Planning Officer: HONORIO C. CARISMA JR

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Calinog had its humble beginning from the time Marikudo, that vain-glorious and pleasure-loving Negrito Chieftain of Panay, had left abode on the coastal plains of San Joaquin, then a part of Hamtic, after having bartered his domain for a "saduk" of gold and along necklace to sea-faring and intrepid Malays from Borneo. The Maragtas placed the year 1200 or thereabout. Of course, the Neuritis' retreat towards the inland areas was gradual and consistent with the nomadic habit and natural propensity of that race. By founding one new settlement and abandoning such place for another, Tuan Marikudo and his men in their slow retreat, had finally stumbled and reached the wide area midway between the two big rivers, the Jalaur and Ulian. On the top of a chain of strategic hills mounted in the middle of that area, Tuan Marikudo chose to live where be pondered in deep solitude and tranquility the last reminiscences of his ebbing days. That chain of strategic hills which had served as a citadel and vanguard for Marikudo and his followers is now known as Marikudo Hills, the promontory over-looking the present Poblacion of Calinog and serving as a sort of Guardian Angel to the inhabitants residing therein. 

As fast as the Negriteos vacated the area, the Malays immediately followed them. To avoid conflict among his men in the occupancy of new areas. Datu Sumakwel, the most senior of the Malay headmen, assigned his henchman Lumakad to all the plains and hills along the Jalaur River, while to his warrior Dumara-ug was entrusted all the plains and hills along the Ulian River. However, due to the difficulties of communications and other natural hindrances, after an appreciable lapse of time, the followers and descendants of these two henchmen became rivals. The rivalry resulted in sporadic warfare between the two groups. By a stroke of providential romantic fortune, however, the two sons of Lumakad named Berlin and Lubos got enamored with and eventually married the two daughters of Dumara-ug bearing the indigenous but lovely names of  Maputing Dalaga and Ampaw. Thus, the Malays were once more unified to face formidable newcomers, the Spaniards. 

In the latter part of 1569, his top aides to transfer the Spanish stronghold from Cebu to Panay prevailed upon Legaspi. In fact, Legaspi himself visited the island (Panay) in 1570 and he indeed found it abound with abundant supply of provisions and favored with a strategic position to resisting the Portuguese invaders and other piratical marauders. He then formally established the second Spanish settlement and eventually started colonizing the island. It should be noted that there were about 250,000 people scattered among the different settlements when the Spaniards first came to Panay, and Hamtik (Antique) was already a flourishing settlement. Then Legaspi introduced the encomienda system, which was a system of land grants. The land grants were bestowed to the mercenary Spaniards and to some natives who cooperated to colonizing the new territories. Thus, the barangay system established by the Malays were supplemented, if not altogether modified, by the encomienda system and this system continued till the end of the Spanish regime. The Spaniards annexed settlements after settlements and one of the settlements falling into the hands of the new conquerors was Calinog.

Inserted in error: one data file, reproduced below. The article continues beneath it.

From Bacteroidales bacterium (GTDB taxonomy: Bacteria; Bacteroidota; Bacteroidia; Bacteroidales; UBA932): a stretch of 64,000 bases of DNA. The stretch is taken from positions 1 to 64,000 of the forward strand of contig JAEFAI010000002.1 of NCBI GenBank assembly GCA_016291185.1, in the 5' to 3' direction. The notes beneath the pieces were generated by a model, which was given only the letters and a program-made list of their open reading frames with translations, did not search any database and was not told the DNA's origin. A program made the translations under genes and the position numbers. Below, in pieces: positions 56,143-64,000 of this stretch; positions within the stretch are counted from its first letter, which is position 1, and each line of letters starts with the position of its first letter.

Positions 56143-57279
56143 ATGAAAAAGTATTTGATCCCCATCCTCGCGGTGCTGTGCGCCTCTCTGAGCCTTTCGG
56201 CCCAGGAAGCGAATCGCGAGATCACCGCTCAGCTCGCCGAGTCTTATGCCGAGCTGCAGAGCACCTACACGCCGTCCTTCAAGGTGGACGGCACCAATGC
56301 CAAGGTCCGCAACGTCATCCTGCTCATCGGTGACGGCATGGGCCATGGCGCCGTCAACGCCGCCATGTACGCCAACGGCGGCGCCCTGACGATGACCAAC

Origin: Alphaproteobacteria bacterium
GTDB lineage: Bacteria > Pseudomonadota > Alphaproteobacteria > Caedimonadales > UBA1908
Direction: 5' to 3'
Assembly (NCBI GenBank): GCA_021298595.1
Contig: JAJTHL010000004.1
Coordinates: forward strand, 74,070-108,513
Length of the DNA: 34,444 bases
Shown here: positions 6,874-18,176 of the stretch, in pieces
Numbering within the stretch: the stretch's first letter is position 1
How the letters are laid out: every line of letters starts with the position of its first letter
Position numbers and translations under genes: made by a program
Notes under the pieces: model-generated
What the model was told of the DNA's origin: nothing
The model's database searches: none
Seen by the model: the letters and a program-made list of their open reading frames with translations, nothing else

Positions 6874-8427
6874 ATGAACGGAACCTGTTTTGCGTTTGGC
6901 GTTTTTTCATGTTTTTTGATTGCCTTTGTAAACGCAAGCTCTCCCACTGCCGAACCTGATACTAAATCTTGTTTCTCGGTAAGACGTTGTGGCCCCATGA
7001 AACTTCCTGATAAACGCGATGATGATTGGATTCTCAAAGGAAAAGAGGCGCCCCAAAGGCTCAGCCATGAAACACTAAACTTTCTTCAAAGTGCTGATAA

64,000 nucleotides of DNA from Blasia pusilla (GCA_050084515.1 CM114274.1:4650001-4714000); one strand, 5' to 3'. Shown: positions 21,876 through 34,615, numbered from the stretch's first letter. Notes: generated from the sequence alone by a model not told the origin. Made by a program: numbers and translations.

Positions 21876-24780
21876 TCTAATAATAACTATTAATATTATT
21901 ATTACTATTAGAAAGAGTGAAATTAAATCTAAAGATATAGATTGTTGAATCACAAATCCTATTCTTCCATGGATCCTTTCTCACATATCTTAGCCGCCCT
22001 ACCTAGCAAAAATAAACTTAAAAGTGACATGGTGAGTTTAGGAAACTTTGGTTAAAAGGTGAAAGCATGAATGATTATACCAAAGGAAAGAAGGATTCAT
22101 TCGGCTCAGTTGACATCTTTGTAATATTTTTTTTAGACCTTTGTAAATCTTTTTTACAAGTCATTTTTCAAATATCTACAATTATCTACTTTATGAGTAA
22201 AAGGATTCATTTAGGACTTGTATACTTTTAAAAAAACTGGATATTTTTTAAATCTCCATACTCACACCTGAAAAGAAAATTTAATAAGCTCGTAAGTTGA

When the Spaniards first stepped in Calinog, they were amazed by its incomparable peacefulness. They asked the natives about the equivalent of "pacifico" (Spanish term for peaceful) in the local dialect. The answer of the natives was "Calinong". The Spaniards found it hard to articulate and pronounce the word "Calinong": so they started imitating the name in its abbreviated from and Castillan intonation. Hence the derivative name "Calinog" became the historical and official nomenclature of the locality. As soon as Calinog fell into the hands of the Spaniards, they organized the settlement by laying down the standard town planning in accordance with the Laws of the Indies. As prescribe in said laws, there must be a town plaza and around it is a site for the church, municipal tribunal, the public market, the school building and the common pasturelands. Besides the Catholic faith, the aesthetic and architectural ingenuity of the Spaniards is justifiably acknowledged for having laid out the pain of the present town site of Calinog quite unique to other towns.


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[ brief history ] [ location and accessibility ] [ political subdivision ] [ resource profile ]
[ demographic profile ] [ economic profile ] [ tourist facilities ]
[ infrastructure and utilities ]